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Gentrification may be causing long-time Chapel Hill residents to have higher property tax

Houses on Pritchard Ave. In the Northside community on April 30, 2021. Recently, people living in the Northside community saw a 50% increase in their property value, which means that property taxes are going to increase significantly.

The Northside community, along with the Tin Top, Pine Knolls and rural northern Orange County neighborhoods have seen an increase in their property valuations, raising concerns among community members about gentrification.

Every eight years, Orange County revalues homes. These property values are used to determine how much homeowners pay in property taxes. Carrboro Town Council member Susan Romaine said as the appraised values of the homes increase, the long-time residents are faced with higher tax bills.

"In some cases, those property taxes get so high that they can’t afford to live in the neighborhood any longer," Romaine said. "It’s a perfect example of gentrification.”

Many in Northside who have felt the effects of this increase have lived in the community for generations. 

"The values of the homes of the long-term residents are being compared to the sales price of some of the homes that were snatched up by investors at prices that are much higher,” Romaine said.

The incoming investors and the selling of homes at a higher price than their value complicates the appraising process, Hudson Vaughan, co-founder of the Marian Cheek Jackson Center, said. Vaughan leads the Northside Neighbor Initiative's acquisition team, where he has reviewed comparative market analysis and appraisals for hundreds of properties. 

Vaughan said in most neighborhoods, the appraisals are based on the size of the houses and other features. He said typically when appraising a subdivision, a block built in 1990 was separated into a different neighborhood than a block built in 2010, so they do not compare 1990 houses to 2010 houses.

However, Vaughan said Northside houses that are not permitted anymore, such as duplexes, are being actively compared to small residential homes leading to an inaccurate assessment of the neighborhood as a whole. The appraisal process takes the most expensive and the cheapest homes and attempts to create a median value on which all properties can be judged. 

He said because of this technique, a 677 square foot home built in 1952 is valued at $537,200, which is a price comparable to a 3,534 square foot home built in 1986 that is valued at $535,700. These homes are both found in the same neighborhood.

Renee Price, chairperson of the Orange County Board of Commissioners, said much of this disparity is due to investors purchasing properties at much higher prices than the value of the home. She said investors renovate the homes and allow students to rent, which causes the value of the remaining properties that are single-family homes to increase significantly.

"It is affecting the value of the remaining properties, which are single-family homes that are owned by the people that are living there, and many of those homes have been in families for a couple of generations or were born and raised there," she said.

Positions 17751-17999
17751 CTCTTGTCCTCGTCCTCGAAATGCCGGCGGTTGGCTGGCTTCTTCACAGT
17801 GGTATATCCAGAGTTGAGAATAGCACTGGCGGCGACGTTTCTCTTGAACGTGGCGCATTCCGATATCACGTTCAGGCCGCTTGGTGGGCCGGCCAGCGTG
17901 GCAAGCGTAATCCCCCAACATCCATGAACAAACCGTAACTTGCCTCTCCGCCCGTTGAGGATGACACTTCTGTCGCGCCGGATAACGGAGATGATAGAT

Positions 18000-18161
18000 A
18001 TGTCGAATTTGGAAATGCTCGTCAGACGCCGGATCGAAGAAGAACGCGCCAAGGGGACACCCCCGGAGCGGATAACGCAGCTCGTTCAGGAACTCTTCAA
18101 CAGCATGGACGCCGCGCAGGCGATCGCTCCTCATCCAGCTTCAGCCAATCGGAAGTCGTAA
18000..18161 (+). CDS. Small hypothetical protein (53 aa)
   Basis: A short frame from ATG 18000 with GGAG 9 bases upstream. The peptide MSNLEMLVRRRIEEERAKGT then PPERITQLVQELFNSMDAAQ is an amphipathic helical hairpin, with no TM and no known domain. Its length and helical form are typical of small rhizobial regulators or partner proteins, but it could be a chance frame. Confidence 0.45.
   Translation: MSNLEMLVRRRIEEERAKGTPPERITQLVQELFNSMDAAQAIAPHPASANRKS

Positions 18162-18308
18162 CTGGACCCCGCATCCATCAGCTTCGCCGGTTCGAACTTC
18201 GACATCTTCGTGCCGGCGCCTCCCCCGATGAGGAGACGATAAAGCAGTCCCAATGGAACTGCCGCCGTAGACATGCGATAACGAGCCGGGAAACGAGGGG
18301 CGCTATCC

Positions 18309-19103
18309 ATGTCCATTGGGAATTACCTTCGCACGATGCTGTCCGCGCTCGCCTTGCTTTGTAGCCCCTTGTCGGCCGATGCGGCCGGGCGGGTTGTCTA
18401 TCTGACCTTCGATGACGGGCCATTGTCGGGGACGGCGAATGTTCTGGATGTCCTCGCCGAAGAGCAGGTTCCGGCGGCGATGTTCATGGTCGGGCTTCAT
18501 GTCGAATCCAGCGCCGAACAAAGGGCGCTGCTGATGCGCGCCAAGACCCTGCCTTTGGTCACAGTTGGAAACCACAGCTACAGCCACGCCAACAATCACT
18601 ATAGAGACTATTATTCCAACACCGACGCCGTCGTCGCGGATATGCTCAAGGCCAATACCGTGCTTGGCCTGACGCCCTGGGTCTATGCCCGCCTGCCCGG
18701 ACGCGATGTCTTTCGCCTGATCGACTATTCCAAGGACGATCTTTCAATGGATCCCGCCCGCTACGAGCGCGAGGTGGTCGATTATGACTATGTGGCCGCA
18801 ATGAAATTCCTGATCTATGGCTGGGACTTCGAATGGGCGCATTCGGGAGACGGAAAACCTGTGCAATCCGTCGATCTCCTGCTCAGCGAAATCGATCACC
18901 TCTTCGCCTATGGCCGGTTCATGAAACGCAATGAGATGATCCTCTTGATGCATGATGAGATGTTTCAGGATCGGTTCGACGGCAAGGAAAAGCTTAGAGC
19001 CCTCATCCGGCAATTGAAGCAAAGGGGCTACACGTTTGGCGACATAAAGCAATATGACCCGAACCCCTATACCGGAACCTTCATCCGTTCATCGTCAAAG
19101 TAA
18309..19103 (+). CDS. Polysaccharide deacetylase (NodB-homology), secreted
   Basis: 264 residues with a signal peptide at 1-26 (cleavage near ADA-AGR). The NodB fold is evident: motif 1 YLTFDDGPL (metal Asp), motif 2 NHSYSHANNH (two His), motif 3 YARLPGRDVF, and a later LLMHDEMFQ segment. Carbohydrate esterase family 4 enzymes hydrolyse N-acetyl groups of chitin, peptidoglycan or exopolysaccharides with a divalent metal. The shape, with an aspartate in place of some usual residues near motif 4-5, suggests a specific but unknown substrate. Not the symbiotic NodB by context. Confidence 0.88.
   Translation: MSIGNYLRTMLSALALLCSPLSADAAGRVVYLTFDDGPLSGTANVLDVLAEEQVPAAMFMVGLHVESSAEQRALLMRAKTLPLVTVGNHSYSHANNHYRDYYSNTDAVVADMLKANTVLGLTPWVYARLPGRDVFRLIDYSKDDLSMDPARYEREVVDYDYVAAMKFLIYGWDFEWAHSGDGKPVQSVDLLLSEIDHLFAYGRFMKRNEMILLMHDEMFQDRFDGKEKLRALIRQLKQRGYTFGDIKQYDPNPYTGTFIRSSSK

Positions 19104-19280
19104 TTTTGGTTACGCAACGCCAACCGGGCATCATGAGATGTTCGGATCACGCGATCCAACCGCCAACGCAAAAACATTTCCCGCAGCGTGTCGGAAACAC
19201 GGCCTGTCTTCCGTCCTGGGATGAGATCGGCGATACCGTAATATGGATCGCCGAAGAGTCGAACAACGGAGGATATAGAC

In a letter to the Orange County Board of Commissioners, Vaughan and Kathy Atwater, community advocacy specialist for the Marian Cheek Jackson Center, said while low or fixed income neighborhoods such as Northside are seeing a 53.06 percent increase in property value, statistically higher income areas like Boundary/Tenney Circle only see a 4.65 percent increase. 

They also said in the letter that a 95-year-old African American neighbor in Northside saw her property tax bill rise by 85 percent in 2021, which cost over 50 percent of her income. They compared this to those who live in mansions near UNC, whose bills only rose by 5 percent. 

Vaughan said this means the higher-income communities are receiving a tax break. 

To combat this problem, organizations like the Marion Cheek Jackson Center and EmPOWERment, Inc. have worked with families to file appeal forms or to write a letter requesting an appeal.

However, Vaughan and Atwater said in the letter that having people individually appeal their property tax valuations isn't enough. 

"This places the burden of a systemic issue on individuals and community organizations to do what the county should be doing: fix problems that are clearly widespread," they said in the letter. 

Todd McGee, the community relations director for Orange County, said when assessing properties, the county doesn't look at who the owners are. Instead, a state system assesses all properties the same way, no matter where they are located. 

“They don’t look at who owns it, they are certainly not looking at any kind of racial or ethnic qualities about who owns the property," he said. "The system that everybody is using, it may have some built in inequities in it that need to be addressed.”

McGee encouraged any resident who believes their property has been incorrectly assessed to appeal. 

“That’s why there is an appeals process built in,” he says. “We want everyone to understand that you have the right to file an appeal.”

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Vaughan and Atwater have advocated to the Orange County BOCC for a change in the system of appraisals, including a correction of property values that would lead to a reduction in property tax. 

"We hope that you will see the great need for immediate and drastic action, and that you will honor residents who have built and sustained this town with more than your words," they wrote in the letter. 


@DTHCityState | 

CLARIFICATION: A previous version of this article incorrectly stated Hudson Vaughan's current role with the Marian Cheek Jackson Center. The story has been updated to reflect his current title. The Daily Tar Heel apologizes for this error. 

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